We had not managed to organize a lift on the return trip. But about a km from the MCC a foreign women, by her accent we assumed that she was French, passed us in a green Jeep SUV and offered us a lift. Why not we thought! It transpires that she is conducting a project in the evolution of languages.

A hot shower and we were on our way to a burger, chips and coke at the N2 Steers. No better way to finish a trip!

Please login or register to view the images attached to this post.

Last edit: 19 Sep 2013 01:08 by Serious tribe.

Please Log in or Create an account to join the conversation.

More
18 Sep 2013 05:57 #58513 by intrepid
Nice shots Karl, glad you finally got your fill of Mponj and the Needles.

Take nothing but litter, leave nothing but a cleaner Drakensberg.

Please Log in or Create an account to join the conversation.

More
18 Sep 2013 06:12 #58515 by Asterix
Excellent photographs.

What camera gear did use to get these?

Please Log in or Create an account to join the conversation.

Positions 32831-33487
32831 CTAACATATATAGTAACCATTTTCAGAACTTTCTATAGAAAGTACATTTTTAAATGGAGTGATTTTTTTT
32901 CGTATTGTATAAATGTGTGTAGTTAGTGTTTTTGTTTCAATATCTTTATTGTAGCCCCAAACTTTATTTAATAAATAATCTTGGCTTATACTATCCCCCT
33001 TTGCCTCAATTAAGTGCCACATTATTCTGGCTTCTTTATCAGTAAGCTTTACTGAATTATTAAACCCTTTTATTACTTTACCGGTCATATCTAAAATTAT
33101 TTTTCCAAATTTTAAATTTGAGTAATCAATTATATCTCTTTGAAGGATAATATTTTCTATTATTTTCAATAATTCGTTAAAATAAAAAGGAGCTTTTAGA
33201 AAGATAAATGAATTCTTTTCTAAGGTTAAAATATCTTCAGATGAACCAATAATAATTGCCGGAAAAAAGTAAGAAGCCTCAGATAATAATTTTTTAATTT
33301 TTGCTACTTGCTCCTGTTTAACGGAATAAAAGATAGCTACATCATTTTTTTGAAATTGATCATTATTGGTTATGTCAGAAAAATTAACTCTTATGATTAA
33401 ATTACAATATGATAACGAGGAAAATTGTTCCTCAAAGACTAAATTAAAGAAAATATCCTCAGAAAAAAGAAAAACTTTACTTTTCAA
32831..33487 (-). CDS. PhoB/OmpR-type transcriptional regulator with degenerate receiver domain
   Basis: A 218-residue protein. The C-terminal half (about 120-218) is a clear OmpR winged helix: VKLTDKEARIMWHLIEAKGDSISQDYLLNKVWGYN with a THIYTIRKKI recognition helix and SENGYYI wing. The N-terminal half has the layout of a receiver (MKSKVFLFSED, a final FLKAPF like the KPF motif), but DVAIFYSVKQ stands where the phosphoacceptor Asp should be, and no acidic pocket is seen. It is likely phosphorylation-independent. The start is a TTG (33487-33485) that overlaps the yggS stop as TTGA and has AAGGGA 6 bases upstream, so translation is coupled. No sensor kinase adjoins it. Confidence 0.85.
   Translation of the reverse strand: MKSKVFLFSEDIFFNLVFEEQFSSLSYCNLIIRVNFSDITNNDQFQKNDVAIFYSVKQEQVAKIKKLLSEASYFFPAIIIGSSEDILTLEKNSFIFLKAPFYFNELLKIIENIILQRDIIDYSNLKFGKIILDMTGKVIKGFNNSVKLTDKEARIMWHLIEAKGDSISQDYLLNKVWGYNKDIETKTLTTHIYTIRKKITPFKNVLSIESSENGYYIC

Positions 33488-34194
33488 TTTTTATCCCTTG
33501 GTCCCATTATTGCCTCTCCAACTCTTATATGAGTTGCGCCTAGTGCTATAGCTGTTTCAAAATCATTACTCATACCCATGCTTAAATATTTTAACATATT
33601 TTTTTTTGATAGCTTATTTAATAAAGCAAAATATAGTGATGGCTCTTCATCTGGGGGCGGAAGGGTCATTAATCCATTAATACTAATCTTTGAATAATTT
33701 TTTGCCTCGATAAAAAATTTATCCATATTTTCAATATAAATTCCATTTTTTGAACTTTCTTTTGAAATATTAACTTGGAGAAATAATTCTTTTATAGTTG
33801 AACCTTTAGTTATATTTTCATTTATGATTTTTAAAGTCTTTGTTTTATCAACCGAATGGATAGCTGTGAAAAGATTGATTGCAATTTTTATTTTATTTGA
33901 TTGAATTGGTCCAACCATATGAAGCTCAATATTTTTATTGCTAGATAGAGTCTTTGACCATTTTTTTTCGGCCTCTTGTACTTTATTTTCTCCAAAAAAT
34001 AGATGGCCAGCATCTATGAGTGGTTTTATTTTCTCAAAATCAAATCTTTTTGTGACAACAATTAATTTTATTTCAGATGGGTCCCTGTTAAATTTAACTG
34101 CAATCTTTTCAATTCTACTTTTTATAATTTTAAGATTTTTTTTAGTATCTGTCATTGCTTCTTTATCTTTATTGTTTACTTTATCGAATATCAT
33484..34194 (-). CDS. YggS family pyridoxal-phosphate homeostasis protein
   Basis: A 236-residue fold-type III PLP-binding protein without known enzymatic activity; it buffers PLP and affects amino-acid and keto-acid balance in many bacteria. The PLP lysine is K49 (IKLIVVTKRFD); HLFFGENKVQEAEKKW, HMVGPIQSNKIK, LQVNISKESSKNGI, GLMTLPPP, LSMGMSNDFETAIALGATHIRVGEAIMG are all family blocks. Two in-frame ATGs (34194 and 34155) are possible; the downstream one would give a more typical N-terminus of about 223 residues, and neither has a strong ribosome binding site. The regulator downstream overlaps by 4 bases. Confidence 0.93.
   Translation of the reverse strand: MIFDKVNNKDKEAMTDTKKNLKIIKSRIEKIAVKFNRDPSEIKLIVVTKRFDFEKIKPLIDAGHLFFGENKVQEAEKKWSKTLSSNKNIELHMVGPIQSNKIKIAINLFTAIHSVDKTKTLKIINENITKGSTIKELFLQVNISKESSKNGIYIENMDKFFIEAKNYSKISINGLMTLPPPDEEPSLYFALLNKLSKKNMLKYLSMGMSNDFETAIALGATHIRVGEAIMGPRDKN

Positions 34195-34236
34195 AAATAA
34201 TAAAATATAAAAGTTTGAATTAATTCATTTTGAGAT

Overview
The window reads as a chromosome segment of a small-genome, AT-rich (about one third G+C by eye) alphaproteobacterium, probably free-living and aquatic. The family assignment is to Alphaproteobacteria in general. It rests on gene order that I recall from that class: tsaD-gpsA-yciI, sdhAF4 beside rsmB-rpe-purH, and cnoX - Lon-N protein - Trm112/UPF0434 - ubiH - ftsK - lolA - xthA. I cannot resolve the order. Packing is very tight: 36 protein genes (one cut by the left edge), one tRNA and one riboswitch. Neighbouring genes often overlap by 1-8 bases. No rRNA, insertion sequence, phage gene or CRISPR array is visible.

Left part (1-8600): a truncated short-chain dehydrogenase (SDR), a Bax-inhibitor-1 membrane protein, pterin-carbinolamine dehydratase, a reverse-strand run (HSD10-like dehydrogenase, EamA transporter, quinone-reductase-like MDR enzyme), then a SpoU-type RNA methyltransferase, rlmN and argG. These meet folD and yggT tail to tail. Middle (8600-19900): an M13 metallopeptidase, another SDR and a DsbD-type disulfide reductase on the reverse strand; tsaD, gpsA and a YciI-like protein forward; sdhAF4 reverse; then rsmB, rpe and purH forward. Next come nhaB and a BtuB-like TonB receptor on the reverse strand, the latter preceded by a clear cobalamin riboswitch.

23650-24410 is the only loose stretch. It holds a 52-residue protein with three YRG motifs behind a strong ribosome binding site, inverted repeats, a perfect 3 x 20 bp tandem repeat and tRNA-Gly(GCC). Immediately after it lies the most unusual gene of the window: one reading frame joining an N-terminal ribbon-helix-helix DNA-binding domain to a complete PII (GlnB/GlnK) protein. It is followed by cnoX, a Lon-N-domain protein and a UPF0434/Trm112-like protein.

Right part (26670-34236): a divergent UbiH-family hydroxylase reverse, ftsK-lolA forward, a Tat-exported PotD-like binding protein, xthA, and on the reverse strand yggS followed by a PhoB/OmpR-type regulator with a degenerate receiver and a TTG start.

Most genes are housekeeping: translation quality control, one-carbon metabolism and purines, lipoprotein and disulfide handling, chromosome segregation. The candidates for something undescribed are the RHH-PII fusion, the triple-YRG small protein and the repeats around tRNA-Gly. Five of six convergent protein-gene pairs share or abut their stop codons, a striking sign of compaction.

More
18 Sep 2013 08:09 #58516 by hasamatt
Excellent images! Are you using third party software to Tone-map your images, or are you just merging to HDR in photoshop?

Please Log in or Create an account to join the conversation.

More
18 Sep 2013 09:53 #58517 by firephish
fantastic pics, thanks for sharing. I will be in mweni this weekend ... can't wait B)

Please Log in or Create an account to join the conversation.

More
18 Sep 2013 10:57 - 18 Sep 2013 11:03 #58518 by Bigsnake
Not sure if it's polite to ask a photographer what camera he uses :)
It's like enjoying a great meal at a restaurant and then asking to see the chef.
Imagine the thrill he will get when you ask him what pots he uses !

Articles like these are liberating and can save one a lot of money!
www.kenrockwell.com/tech/notcamera.htm
Last edit: 18 Sep 2013 11:03 by Bigsnake.